I received a free copy of this book from the publisher via Netgalley in exchange for an honest review, thank you!
I really wanted to like this book, as it features a lot of things I like to read about, post-apocalyptic setting, New York, viruses. I had to admit I didn't know who Artful Dodger was, because I've never read or properly watched Oliver Twist (my bad, I know). Dodger is in this novel indeed the head-thief and little Twist is his partner in crime.
Together they form the Gutter Punks, Robin Hood-like stealing medicine from the rich for the rest of the world. The world as we knew it has gone to the dogs, that's for sure. New York is in terrible shape (and this in only ten years and without any real war). The boroughs are everything but friendly to each other, and Dodger and Twist are 'just trying to survive' in these harsh conditions.
Only, the true horror is the book. The world building doesn't make any sense. The world is supposedly destroyed by a virus that killed half the population, leaving the rest as carriers, having only one symptom: a minor form of light allergy. Which isn't nice, but enough to destroy civilization? There are medicines against this terrible disease (I kept thinking: is this medicine Vitamin D perhaps?) however they are so expensive only the rich (for some reason called Tower Babies) can afford them. The rich, with there medicine, have taken refuge in large building like the Empire State Building and never leave the place.
The New York inhabitants believe there is a quarantine to keep them save from the rest of the world. The rest of the world however supplies them the Towers (and thus the rich) with supplies in big Zeppelins. Which makes me wonder? Why do they believe there's nothing out there, if they have better supplies than the people in the city? It just doesn't make sense.
To keep you from these questions, there are a lot of different gangs in Manhattan, like the no-rules one, one that features children who've gone Lord Of The Flies-like berserk in the Jungle (that was once Central Park), the religious sect gang, and one that seems to consist mainly out of hippies. There are also cannibals and you sometimes wonder if you're in Imperial Rome or perhaps Meereen as fights to the death in arenas are considered a civilized form of entertainment.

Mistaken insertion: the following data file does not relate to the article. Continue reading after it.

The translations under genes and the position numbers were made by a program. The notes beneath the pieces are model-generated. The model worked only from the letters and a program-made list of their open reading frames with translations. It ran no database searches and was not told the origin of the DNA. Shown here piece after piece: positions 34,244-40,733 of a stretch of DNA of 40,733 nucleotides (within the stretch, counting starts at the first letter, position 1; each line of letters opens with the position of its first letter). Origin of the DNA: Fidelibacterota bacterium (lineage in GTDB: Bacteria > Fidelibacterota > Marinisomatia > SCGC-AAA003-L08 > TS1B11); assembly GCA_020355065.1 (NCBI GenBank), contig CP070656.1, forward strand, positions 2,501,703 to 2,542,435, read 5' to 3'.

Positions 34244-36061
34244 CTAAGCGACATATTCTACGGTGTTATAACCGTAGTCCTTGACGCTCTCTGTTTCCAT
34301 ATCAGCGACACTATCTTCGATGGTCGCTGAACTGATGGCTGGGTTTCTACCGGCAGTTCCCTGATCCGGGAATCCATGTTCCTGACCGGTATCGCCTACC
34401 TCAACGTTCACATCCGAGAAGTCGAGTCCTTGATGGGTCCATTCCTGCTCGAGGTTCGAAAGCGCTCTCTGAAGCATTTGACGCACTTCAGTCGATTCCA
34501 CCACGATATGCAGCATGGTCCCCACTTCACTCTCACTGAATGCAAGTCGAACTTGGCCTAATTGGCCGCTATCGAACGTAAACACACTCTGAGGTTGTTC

And in this setting we find our characters. From the first person POV of Twist, a seventeen-year-old boy who's suffering from sidekick-syndrome and is ruled by his hormones. Seriously, there isn't a single female character over the age of ten, he doesn't want to have sex with. Now that I think about it, there are only three female characters in the book. They are all bitchy and manipulative, crazy, or we get to know so little about them we can't decide in which category to put her. None of them has any depth.
What also bothered me is the following, Twist was seven when the virus struck and the world turned into this state. He however knows The Walking Dead enough to reference to it (some bad parenting?). I'm also to believe that a seven-year-old boy is interested in Titanic? (But has no memories whatsoever to news about the virus when it struck). The same with the other characters, they should remember things, but they don't. It's only been ten years! Ten heavy years, I will not deny it, but they sometimes act as if this situations been going on for centuries, which is just not right...
I was already fairly disappointed with this book, my expectations were so high, but what really did it in the end for me: the confused the flu and the common cold, which in my biomedical eyes, really is an unforgivable crime... Would not recommend.